Here’s what you get:

  • 4 Rice and Chicken
  • 4 Chili Mac
  • 4 Spaghetti

Mountain House has the taste you crave. Get it today.


Eleven States Declared Disaster Areas As Food Prices Soar

Food Prices are Soaring

A CBS News article recently declared that “food prices soar as incomes stand still.” This as portions of eleven states have been declared disaster areas by the federal government.

California farmers are going to leave half a million acres sitting idle this year because of the drought conditions. Experts are saying that are probably going to get worse before they get better. In addition, National Geographic recently stated that throughout history, it has been common for this region of North America to experience severe droughts that last for decades. One such drought actually lasted for almost 200 years. This gives rise to the possibility that the drought in California may not end during our lifetime.

Most people don’t realize that 2013 was the driest year on record for the state of California. So far, 2014 has been exceptionally dry also. The U.S. Drought Monitor shows that 91.6 percent of California is experiencing “severe to exceptional drought.”

Since California is one of the largest agricultural regions in the world, the effects of any drought are huge. About 80 percent of California’s freshwater supply is used for agriculture. The cost of fruits and vegetables could soar.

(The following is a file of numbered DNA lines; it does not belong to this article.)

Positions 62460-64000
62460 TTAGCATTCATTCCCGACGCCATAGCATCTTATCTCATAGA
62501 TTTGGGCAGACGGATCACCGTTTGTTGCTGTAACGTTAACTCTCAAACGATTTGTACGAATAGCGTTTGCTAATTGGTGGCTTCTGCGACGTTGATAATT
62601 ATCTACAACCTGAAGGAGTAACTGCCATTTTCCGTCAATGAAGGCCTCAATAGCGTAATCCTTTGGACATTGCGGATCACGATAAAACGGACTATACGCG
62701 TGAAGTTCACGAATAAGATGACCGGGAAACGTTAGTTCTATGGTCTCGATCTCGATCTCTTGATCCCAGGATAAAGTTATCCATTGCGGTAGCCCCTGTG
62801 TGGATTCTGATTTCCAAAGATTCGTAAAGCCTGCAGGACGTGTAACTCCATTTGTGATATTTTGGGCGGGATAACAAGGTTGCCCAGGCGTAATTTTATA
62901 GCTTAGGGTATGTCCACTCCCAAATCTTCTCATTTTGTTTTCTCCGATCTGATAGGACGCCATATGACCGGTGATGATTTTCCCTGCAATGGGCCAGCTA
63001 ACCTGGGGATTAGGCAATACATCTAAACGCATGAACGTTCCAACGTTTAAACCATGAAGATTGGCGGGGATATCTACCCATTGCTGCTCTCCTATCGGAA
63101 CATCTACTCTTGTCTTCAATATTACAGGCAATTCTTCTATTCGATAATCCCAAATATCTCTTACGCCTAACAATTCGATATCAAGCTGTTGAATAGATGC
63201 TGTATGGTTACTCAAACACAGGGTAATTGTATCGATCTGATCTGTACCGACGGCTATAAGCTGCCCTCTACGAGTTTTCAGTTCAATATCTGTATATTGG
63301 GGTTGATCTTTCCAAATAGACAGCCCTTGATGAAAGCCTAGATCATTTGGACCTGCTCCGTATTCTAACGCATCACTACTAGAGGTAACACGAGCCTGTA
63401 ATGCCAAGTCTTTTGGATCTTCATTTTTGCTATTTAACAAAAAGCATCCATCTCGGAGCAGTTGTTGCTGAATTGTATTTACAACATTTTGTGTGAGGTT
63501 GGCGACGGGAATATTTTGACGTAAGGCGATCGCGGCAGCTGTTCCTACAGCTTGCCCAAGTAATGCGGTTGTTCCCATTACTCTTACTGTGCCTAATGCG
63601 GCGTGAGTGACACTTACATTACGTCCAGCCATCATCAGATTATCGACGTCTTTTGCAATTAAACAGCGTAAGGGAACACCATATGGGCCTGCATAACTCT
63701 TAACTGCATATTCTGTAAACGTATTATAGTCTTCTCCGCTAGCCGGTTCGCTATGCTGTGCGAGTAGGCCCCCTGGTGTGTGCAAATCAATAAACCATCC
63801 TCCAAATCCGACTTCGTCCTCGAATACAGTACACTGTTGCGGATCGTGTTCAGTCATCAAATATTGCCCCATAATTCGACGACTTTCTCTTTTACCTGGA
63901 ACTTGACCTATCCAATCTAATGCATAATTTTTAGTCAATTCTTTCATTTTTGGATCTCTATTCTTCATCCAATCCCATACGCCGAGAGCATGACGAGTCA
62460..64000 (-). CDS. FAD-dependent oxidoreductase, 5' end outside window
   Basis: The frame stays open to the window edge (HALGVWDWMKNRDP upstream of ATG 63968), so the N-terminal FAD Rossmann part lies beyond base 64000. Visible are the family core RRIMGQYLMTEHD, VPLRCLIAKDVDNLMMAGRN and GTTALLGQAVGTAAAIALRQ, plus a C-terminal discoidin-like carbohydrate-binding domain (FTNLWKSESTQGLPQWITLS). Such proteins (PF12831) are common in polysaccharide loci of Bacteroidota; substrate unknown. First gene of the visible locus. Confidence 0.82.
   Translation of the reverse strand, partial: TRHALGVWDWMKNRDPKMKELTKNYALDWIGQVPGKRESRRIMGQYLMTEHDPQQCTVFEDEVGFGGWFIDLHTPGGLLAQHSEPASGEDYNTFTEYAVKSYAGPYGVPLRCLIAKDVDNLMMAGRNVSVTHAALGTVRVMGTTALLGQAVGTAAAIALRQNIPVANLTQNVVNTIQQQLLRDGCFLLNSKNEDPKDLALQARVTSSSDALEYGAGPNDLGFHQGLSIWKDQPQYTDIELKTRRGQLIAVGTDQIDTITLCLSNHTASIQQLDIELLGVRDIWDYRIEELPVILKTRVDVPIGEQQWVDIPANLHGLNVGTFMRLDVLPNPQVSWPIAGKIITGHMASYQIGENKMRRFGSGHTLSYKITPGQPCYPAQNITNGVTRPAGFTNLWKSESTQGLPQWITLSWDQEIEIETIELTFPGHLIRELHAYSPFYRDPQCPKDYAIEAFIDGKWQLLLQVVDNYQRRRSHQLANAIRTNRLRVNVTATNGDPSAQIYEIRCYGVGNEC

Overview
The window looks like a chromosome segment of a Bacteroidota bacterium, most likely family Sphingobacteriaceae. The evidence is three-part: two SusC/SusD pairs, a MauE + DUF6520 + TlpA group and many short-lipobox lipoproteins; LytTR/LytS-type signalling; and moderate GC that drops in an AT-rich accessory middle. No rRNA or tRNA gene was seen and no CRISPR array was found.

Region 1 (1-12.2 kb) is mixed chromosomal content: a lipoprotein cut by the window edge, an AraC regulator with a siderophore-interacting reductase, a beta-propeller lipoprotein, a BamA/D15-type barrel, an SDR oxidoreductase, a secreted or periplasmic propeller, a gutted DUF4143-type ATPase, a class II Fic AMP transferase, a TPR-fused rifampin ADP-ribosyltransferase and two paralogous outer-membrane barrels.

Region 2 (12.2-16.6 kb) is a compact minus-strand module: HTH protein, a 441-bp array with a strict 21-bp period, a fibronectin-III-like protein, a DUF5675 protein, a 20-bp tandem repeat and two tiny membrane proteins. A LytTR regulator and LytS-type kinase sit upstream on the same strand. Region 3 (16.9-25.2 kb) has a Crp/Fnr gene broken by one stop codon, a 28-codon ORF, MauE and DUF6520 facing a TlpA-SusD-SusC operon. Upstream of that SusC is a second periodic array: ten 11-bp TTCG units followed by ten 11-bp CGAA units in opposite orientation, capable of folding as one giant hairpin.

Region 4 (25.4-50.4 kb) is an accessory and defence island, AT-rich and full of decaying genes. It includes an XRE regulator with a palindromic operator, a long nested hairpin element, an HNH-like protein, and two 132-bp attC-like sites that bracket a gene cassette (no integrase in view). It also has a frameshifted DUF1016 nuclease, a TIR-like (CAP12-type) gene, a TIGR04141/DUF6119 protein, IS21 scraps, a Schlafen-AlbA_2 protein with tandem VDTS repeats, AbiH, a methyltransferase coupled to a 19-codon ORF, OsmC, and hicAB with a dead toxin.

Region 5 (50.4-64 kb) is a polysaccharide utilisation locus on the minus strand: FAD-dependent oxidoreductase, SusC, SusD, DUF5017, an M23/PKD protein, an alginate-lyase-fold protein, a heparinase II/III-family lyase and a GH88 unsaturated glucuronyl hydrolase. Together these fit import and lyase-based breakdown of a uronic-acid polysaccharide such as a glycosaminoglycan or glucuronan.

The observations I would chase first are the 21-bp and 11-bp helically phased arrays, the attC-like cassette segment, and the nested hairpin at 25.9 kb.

Hardest hit would be annual row crops such as tomatoes, broccoli, lettuce, cantaloupes, garlic, peppers and corn. Consumers can also expect higher prices and reduced selection at grocery stores, particularly for products such as almonds, raisins, walnuts and olives.

The rest of the nation is extremely dependent on the fruits and vegetables grown in California.

According to Tim Quinn, the executive director of the Association of California Water Agencies, “There are places in California that if we don’t do something about it, tens of thousands of people could turn on their water faucets and nothing would come out.”

Consider that the Sierra Nevada snowpack is only about 15 percent of what it normally is. Experts are offering dire warnings. The current drought has already eclipsed previous water crises, like the one in 1977, which has been called the “Great Depression” of droughts. Most Californians depend on the Sierra Nevada for their water supply

Much of the western United States has been exceedingly dry for an extended period of time and this is hurting huge numbers of farmers and ranchers all the way from Texas to the west coast.

Ranchers in the West are selling off their livestock and Farmers all over the Southwest, from Texas to Oregon, are fallowing in their fields because of a lack of water.

#12 The size of the U.S. cattle herd has been shrinking for seven years in a row, and it is now the smallest that it has been since 1951. But our population has more than doubled since then.

Laughingly, the government says food prices are up 6.4 percent since 2011. However, chicken is up 18.4 percent, ground beef is up 16.8 percent and bacon has gone up 22.8 percent, making it a holiday when it’s on sale.

Just be aware of what is happening. Consider storing a food supply for your family, even if it is only for 2 or 3 months. With rising prices and jobs being lost, it may very well get your family by during a very difficult time.